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Re: Reducing the attack surface caused by Berkeley DB...




On Fri, Jan 26, 2018 at 12:24:26PM +0100, Miriam Ruiz wrote:
> 2018-01-26 12:02 GMT+01:00 Colin Watson <cjwatson@xxxxxxxxxx>:
> >> Finding someone performing the daunting task of actually switching code,
> >> documentation and existing databases over on the other hand… I at least
> >> don't see me enthusiastically raising my arm crying "let me, let me, …".
> >
> > I don't blame you!
> 
> Might that be a candidate project for GSOC?

I debated with myself if I should add a comment about gsoc/outreach, so
as the "don't mention it" faction won due to length, let me give the
opposition a chance to comment now:

I don't think so. The size might be alright, but the task itself…
The tasks should usually be something the mentors could and would do
themselves (in less time), but propose them as interesting projects
instead to trap unsuspecting students into not only completing their
project, but hopefully sticking around now that they know the drill.

This task on the other hand… the potential mentor isn't terribly excited
about it: Big warning sign. The bigger problem is through that it is
a dead end: As a student you will learn stuff about the now obsolete
libdb, you are working on apt-ftparchive which is on life support
(personally, I only touch it as testing apt is just easier if it comes
with its own archive tool; for the same reason we have an libapt-based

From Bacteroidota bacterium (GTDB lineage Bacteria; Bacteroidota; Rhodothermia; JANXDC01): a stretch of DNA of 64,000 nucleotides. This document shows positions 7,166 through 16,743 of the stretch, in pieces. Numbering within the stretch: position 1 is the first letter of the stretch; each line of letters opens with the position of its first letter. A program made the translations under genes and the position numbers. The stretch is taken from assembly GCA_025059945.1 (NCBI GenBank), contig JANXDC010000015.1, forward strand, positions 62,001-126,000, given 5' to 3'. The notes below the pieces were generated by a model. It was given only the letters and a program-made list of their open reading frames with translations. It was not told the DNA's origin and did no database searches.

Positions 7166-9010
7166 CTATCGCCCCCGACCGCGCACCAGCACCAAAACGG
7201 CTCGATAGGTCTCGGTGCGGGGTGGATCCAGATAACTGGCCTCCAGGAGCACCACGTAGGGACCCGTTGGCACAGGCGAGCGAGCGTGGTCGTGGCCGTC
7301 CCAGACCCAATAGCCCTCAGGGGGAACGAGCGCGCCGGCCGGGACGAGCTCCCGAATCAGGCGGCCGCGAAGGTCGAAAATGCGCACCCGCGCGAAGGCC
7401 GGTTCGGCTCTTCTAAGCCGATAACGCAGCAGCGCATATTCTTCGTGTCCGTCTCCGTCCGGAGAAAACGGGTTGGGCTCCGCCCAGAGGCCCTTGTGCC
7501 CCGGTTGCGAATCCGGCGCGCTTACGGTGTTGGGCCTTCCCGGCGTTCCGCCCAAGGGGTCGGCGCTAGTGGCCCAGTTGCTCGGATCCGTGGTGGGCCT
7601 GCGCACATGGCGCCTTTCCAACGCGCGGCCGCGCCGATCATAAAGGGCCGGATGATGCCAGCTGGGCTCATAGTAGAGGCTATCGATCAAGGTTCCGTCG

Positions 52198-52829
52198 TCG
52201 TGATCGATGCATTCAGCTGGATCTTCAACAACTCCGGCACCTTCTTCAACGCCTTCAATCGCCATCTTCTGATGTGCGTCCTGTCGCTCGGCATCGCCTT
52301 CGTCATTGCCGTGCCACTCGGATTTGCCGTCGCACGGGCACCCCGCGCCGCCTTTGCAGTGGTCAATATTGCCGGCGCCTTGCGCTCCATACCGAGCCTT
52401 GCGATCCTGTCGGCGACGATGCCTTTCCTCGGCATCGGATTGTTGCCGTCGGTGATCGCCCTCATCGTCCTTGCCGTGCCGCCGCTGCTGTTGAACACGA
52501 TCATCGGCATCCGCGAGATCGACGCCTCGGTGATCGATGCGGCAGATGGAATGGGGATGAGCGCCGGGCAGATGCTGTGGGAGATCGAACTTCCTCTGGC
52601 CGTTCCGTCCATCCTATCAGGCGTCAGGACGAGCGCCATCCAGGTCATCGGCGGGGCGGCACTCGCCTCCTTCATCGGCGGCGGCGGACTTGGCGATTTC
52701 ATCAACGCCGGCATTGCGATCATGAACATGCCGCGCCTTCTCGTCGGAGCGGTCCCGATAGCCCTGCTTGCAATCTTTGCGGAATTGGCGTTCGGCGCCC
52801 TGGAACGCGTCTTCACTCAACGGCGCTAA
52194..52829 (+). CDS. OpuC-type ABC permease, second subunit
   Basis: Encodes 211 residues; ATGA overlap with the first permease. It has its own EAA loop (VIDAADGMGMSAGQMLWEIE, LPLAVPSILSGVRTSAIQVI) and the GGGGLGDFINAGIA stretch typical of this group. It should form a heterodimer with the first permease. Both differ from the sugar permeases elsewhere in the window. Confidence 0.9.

webserver… tends to be hard to convince other projects to implement
broken behaviour so you can test against it) and after the project is
done your knowledge isn't applicable to any other apt part…

The visibility of your task isn't that great either: I did MultiArch in
APT years ago and people are still complaining about it! That project on
the other hand… not a lot of users – and the few you have will either
never notice that you did something or stumble over a bug and complain
that you did something – usually with a ~2 years delay as basically
nobody is running a big archive on a Debian unstable box (no idea why…).
For newbie motivation reasons you want the exact opposite.

So that task feels more like: Nobody wants to do it, so lets convience
Google/our sponsors to pay a GSoC/Outreach student to do it. (S)he wont
like it, but we got the job done – other orgs do this, but I don't want
Debian to do it, even if it has shortterm benefits (for me/us). If
someone has money to burn we can probably find someone to do the job,
we don't have to waste our perhaps once in a lifetime chance to make
a student a longtime open source contributor with this task.



I guess you can kill both birds with one stone if you go for a "write
libdb-api-compatibility layer for your favorite other db", but that
wouldn't really be a Debian task anymore. Without even thinking a split-
second about the feasibility of this, that might be the more realistic
way of deprecating libdb as I would imagine that most tools still using
it aren't using it because its so great, but because the code exists and
nobody feels like changing it.


To finish the view point of apt-ftparchive: I guess at the time the
libdb remove is immanent we will just remove the database support and be
done. apt-ftparchive is hardly the only tool capable of producing an
archive and most of these tools have a focused upstream… the apt client
needed a server to start rolling, but nowadays this server side hustle
is more a brake than an accelerator.


Best regards

David Kalnischkies

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